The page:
What causes word finding failures in young and older adults

  • Failing to immediately retrieve well-known information does become more common with age.
  • An increase in "tips of the tongue" is evident as early as the mid-thirties.
  • The increase in memory failures applies to names of people and things; abstract words do not get harder to recall.
  • The length of time before the missing word is recalled also increases with age.
  • Older people tend to be less likely than younger people to actively pursue a missing word.

It is common for people to feel as they get older that they more frequently experience occasions when they cannot immediately retrieve a word they know perfectly well ("it's on the tip of my tongue").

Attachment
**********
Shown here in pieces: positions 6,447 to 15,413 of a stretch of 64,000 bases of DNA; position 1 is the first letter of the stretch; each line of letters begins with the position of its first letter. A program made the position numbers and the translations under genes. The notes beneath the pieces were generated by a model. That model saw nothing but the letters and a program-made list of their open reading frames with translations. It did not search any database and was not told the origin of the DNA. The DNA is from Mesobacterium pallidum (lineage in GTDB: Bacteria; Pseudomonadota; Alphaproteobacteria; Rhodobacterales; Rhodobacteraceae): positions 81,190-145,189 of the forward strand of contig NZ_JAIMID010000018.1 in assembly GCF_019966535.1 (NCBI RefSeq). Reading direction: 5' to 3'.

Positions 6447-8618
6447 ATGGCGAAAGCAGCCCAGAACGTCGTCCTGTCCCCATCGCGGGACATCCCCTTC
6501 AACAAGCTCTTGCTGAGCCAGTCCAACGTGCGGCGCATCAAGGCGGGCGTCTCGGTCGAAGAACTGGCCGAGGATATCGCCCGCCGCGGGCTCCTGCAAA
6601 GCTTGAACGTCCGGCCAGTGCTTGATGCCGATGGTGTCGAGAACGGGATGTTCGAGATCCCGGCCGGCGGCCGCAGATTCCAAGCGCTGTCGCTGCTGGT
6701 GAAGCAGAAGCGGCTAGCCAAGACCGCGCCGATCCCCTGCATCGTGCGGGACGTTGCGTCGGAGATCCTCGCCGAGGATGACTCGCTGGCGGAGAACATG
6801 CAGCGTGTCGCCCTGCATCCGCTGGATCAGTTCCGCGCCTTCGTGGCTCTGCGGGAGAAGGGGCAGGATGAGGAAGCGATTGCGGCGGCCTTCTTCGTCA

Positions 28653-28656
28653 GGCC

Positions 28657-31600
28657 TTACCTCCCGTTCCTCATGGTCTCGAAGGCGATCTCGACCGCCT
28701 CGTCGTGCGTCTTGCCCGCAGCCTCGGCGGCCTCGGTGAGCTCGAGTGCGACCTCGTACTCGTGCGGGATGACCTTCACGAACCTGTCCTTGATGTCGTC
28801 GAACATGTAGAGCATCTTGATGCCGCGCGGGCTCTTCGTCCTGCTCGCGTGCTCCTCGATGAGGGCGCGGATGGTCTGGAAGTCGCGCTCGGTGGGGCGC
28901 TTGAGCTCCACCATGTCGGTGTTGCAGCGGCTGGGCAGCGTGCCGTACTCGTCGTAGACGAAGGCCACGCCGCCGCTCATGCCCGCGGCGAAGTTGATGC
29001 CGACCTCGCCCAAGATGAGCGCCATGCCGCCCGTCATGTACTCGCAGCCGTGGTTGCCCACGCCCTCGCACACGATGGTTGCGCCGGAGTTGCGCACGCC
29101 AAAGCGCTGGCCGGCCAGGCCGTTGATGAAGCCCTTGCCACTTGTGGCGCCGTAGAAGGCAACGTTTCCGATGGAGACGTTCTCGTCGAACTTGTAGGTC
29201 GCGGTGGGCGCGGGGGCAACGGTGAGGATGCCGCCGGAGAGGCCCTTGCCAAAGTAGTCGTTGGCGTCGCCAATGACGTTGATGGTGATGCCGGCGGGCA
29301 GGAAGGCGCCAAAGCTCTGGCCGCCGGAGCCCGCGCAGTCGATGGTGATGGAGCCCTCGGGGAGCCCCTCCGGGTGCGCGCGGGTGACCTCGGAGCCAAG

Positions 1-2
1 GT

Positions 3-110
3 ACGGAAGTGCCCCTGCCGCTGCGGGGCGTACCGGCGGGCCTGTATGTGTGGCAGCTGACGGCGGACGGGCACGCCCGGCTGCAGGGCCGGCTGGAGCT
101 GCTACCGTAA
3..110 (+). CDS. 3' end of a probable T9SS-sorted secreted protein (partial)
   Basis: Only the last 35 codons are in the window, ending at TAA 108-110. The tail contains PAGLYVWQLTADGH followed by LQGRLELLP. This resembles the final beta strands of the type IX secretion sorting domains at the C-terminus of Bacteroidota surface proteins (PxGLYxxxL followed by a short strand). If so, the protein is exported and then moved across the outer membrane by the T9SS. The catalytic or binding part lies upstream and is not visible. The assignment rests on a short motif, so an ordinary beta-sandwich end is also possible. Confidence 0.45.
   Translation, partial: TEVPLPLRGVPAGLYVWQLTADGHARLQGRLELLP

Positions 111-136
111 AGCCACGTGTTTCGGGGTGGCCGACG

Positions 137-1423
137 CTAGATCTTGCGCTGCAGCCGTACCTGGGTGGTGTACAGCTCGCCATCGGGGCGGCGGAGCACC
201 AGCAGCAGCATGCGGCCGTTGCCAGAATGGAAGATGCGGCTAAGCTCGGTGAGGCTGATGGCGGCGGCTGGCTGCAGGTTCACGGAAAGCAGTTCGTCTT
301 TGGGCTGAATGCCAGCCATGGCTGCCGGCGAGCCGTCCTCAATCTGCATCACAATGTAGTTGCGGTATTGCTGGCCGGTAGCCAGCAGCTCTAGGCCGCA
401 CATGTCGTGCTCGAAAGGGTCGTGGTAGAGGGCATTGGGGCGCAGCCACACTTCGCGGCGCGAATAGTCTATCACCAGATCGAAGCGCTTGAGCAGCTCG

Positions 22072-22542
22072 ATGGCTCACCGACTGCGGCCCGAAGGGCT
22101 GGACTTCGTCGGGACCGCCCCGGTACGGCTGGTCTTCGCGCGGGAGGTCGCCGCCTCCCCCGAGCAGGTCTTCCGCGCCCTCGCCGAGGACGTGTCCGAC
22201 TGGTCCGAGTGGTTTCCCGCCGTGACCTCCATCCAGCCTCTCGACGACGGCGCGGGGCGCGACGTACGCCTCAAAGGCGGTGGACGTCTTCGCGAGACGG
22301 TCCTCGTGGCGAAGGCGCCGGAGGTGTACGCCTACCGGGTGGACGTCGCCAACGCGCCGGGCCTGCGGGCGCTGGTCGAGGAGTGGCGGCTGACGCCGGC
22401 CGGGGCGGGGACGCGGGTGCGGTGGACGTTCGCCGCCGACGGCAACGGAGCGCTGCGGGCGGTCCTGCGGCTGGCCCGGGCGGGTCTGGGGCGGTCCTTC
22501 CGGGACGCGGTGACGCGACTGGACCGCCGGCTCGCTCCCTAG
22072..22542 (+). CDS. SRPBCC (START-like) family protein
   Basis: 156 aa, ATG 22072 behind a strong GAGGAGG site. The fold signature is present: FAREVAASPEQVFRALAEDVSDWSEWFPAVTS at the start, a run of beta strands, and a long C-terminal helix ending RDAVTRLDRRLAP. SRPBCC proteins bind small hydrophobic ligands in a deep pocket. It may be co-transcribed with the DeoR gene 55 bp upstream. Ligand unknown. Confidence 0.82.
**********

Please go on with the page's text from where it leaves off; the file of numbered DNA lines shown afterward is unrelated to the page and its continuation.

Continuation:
Tips of the tongue (TOTs) do indeed increase with age, and this increase is evident as early as the mid-thirties. There are other differences however, in the TOT experiences as people age. For example, older adults are much more likely to "go blank" than either young or mid-age (35-45) adults. That is, younger adults are more likely to be able to retrieve some information about the target word.

At all ages, the most common type of word involved in TOTs is proper names. But while forgetting proper names and object names becomes more common as we get older, interestingly, abstract words are forgotten less.

The most common means of resolution at all ages is that the forgotten word simply "pops up", but as we get older, it takes longer before this happens. "Pop-ups" are relatively more common for older adults. It is suggested that this may be because they are less likely to actively attempt to retrieve the information. According to a questionnaire, older adults are more likely to simply relax and think about something else.

Burke, D.M., MacKay, D.G., Worthley, J.S. & Wade, E. (1991). On the tip of the tongue: What causes word finding failures in young and older adults. Journal of Memory and Language, 30, 542-579.